"Every child deserves or has a right to be seen and have their needs taken care of."
— Connie Blackwell MANU'02


No Child Turned Away

Alumna runs award-winning pediatric clinic for underserved kids

By Amy Gage

Eighty percent of the families served by North Metro Pediatrics are on medical assistance or have no insurance at all. Even if they own a car, they may not be able to afford gas. If a child has an ear infection, the mother or father may face a choice between paying for the clinic visit or the antibiotic.

Welcome to Connie Blackwell's world.

The clinic she co-founded and runs in a northern suburb of Minneapolis is the only nonprofit, sliding-fee practice run by nurse practitioners in the Twin Cities. A 2002 alumna of St. Catherine's graduate-level pediatric nurse practitioner program, Blackwell does the work "because I've always loved kids" — and because the University teaches its students to go out and make a difference.

"The whole culture of St. Kate's is one of giving back to the community," says Blackwell, a mother of two grown children, for whom volunteering is an expression of her faith.

According to a video produced last summer by Mpls.St.Paul magazine — which named Blackwell one of its 2012 "Outstanding Nurses" — North Metro Pediatrics turns away no child for lack of ability to pay. "Every child deserves or has a right to be seen and have their needs taken care of," she tells the interviewer.

Those needs often include complications from obesity or asthma. Her patients may live in substandard housing with dust or mold, and the majority of children come from families that can't afford fresh fruits and vegetables or health club memberships. The result is diabetes, unchecked asthma, and high cholesterol and high blood pressure at "younger and younger" ages.

"Well children" checkups are a luxury these families can't afford, though Blackwell is proud of the recently expanded dental, social work and mental health services.

Described as "caring, very educated and always cheerful" by the colleague who nominated her for the MSP award, Blackwell oversees a staff of nine healthcare professionals, including six nurse practitioners who write prescriptions and work in consultation with a collaborating physician.

Funding is always a challenge, despite a supportive board of directors made up of an attorney and other professionals, and a history of success with foundation and government grants. The clinic's "month-to-month" existence is made easier by Blackwell's faith — in her God and the good of humankind.

"The Lord has provided immensely here," she explains. "There have been times when we had no money, but something shows up. A check comes in the mail."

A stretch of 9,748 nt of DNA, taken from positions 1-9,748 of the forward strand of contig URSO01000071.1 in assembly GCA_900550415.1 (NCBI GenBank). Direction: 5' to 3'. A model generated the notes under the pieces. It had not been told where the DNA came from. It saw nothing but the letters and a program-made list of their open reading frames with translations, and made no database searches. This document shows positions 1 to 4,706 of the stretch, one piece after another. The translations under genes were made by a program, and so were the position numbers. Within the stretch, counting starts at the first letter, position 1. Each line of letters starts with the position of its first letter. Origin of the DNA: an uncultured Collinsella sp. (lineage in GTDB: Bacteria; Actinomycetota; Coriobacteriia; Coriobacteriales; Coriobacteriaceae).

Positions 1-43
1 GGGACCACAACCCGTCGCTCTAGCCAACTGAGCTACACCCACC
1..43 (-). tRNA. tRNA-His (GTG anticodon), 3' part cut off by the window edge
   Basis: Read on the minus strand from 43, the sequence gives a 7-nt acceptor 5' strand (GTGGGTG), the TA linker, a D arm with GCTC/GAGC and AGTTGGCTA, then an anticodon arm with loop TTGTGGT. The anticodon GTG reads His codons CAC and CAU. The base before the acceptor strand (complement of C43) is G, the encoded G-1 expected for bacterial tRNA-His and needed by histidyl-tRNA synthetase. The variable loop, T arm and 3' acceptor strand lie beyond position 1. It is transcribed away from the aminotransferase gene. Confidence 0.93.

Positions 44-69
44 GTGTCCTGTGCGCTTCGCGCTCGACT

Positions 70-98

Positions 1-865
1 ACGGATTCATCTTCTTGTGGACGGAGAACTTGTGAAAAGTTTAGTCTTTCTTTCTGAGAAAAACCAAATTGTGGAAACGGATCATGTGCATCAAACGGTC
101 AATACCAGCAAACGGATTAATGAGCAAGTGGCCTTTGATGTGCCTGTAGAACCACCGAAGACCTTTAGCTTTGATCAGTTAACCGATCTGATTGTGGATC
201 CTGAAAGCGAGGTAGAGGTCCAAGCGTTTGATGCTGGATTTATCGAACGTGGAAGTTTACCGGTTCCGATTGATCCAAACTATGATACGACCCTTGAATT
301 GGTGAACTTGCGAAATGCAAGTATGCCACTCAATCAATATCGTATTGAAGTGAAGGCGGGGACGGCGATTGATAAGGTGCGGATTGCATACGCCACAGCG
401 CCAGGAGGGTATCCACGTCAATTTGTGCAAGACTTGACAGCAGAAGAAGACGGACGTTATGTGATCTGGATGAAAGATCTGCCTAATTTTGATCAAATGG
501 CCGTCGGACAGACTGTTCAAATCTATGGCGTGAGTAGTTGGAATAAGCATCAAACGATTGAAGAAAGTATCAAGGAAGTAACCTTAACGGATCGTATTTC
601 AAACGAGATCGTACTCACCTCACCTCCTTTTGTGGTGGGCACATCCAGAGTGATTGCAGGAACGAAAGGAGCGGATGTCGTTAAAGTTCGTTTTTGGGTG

Defining Ethical Leadership

When he entered St. Catherine University's Master of Arts in Organizational Leadership (MAOL) program, Michael G. Ferber wanted a challenge beyond a bachelor's degree.

Ferber was among the now 27-year-old program's first graduates in 1988. While in school, he had a family, a full-time job with Fairview Health Systems, and volunteered to raise money for the Blaisdell YMCA in south Minneapolis. A St. Catherine career counselor asked if he would consider fundraising professionally after receiving his degree.

Intrigued, Ferber interned with the University's development office and eventually took a fundraising job with the Fairview Foundation. He went out on his own 14 years ago, raising money for many nonprofit organizations. In November, he received the Outstanding Professional Fundraiser Award from the Minnesota chapter of the Association of Fundraising Professionals.

Ferber knows he must deal honestly with donors and be a good steward of his clients' money. That focus on ethics was the most important part of the MAOL program to him, and one of many lessons.

"It taught me that you can lead from the middle," Ferber said. "You can even lead from the bottom sometimes, and that is part of what life is."

Ferber also went on to volunteer his fundraising services for many nonprofits, including Can Do Canines, which trains puppies to become assistance dogs to people who have conditions such as epilepsy and autism. Ten years ago, he went beyond fundraising to puppy-raising, taking puppies into his Eagan home, teaching them basic obedience, and training them to be calm and attentive in different situations. He took his latest charge, a standard poodle named Fred, to the award ceremony. MAOL Program Director Rebecca Hawthorne was there, too.

"He turned to me and said, literally, 'The MAOL program changed my life.' This was so lovely to hear from this man at this moment," Hawthorne said. — Nancy Crotti

Michael Ferber.